Paul Nash - Evening & Day Editions London Thursday, June 6, 2024 | Phillips
  • After the First World War, acclaimed British war artist Paul Nash began spending his summers in Dymchurch, on the Kent coast. Describing the coastal village as “a delightful place with much inspiring material for work,” Nash began to produce some of his most celebrated work there. Executed in 1920, The Sluice is part of a group of three lithographic prints that focus on the relationship between Dymchurch and the sea. The present lot depicts the large seawall which had been designed to protect Romney Marsh from flooding, alongside one of the area’s Martello towers, which were built at the start of the 19th century to avoid a Napoleonic invasion. A remarkable example of Paul Nash’s extensive body of work and striking printmaking abilities, The Sluice confirms Nash’s rank as one of the most important British artists of the 20th century.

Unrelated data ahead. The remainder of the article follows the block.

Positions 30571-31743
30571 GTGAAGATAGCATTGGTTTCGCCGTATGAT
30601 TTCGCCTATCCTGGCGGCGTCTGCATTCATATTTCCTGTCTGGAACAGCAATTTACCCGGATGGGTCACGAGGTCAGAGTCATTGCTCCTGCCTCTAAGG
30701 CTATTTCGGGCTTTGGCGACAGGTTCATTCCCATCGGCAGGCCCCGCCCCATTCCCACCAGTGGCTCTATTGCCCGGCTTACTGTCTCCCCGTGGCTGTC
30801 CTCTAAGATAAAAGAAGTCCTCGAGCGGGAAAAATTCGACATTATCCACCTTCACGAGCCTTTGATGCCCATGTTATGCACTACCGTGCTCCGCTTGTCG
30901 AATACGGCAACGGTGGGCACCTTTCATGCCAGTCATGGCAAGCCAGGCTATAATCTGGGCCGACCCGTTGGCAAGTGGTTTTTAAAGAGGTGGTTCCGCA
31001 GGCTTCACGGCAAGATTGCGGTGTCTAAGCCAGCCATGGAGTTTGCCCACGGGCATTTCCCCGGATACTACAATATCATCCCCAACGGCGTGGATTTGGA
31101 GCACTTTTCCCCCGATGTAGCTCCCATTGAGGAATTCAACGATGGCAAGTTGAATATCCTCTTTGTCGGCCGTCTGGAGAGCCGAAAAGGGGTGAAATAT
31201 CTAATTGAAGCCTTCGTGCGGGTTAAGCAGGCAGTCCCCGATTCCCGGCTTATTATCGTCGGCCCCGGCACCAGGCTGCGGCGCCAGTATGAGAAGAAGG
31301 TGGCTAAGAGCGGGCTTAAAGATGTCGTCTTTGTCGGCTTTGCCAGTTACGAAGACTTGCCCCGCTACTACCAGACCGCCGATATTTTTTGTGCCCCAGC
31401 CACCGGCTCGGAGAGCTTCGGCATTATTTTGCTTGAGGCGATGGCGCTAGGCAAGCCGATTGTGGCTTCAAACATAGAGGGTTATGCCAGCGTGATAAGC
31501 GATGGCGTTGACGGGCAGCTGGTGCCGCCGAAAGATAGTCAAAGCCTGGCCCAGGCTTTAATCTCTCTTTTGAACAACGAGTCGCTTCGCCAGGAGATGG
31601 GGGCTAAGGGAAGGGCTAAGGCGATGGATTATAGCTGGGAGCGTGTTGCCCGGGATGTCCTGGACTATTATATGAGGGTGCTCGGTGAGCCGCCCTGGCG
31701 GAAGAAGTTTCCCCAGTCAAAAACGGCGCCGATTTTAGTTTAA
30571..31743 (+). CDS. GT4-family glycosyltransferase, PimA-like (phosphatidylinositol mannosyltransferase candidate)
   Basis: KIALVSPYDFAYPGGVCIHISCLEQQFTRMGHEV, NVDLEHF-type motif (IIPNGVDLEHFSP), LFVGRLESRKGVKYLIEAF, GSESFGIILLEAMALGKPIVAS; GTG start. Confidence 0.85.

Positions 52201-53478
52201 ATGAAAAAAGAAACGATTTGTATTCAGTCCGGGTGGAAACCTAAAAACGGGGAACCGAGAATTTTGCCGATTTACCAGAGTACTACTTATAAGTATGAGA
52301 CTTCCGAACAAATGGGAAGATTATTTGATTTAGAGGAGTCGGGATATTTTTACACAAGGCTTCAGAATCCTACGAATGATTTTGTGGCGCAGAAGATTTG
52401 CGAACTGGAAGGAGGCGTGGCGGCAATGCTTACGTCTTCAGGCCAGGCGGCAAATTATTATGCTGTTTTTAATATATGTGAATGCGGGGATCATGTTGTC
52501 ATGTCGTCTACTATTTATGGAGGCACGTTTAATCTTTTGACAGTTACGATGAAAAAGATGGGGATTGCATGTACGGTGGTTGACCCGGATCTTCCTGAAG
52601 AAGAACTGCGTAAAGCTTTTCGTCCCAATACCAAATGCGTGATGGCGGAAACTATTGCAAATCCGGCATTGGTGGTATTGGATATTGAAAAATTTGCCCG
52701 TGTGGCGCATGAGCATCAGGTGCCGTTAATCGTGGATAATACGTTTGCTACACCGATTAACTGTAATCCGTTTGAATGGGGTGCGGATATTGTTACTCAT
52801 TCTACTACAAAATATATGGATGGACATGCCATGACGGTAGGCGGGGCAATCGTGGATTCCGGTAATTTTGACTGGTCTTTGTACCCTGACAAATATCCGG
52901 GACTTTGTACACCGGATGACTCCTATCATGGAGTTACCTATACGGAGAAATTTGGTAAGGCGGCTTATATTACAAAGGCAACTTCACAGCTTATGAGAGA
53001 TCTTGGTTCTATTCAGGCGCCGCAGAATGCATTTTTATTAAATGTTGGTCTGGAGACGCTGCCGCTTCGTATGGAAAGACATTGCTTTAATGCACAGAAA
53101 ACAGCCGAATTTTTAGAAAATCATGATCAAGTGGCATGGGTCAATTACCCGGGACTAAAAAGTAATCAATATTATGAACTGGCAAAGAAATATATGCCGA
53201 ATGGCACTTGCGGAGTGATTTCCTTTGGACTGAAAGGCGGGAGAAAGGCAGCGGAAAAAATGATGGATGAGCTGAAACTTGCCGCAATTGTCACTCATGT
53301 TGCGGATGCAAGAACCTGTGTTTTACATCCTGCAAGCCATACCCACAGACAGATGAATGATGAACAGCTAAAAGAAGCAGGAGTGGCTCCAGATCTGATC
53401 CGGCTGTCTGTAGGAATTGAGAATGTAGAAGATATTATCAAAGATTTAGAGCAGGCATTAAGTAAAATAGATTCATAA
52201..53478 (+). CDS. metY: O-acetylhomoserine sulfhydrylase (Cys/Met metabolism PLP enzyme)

Dymchurch Coastguard station in 1919, flying signal flags to celebrate the end of the First World War.
    • Provenance

      Jennings Fine Art, London, 2016
      Private Collection, UK

    • Literature

      Alexander Postan L8
      Frances Carey and Antony Griffiths, Avant-Garde British Printmaking 1914-1960, pp. 64-65 (no. 40)


The Sluice (P. L8)

Lithograph, on thin wove paper, with full margins.
I. 36 x 41.3 cm (14 1/8 x 16 1/4 in.)
S. 45.8 x 58.2 cm (18 x 22 7/8 in.)

Signed, dated, and annotated 'ed. 30' in pencil, framed.

Full Cataloguing

£2,000 - 3,000 

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Evening & Day Editions

London Auction 6 - 7 June 2024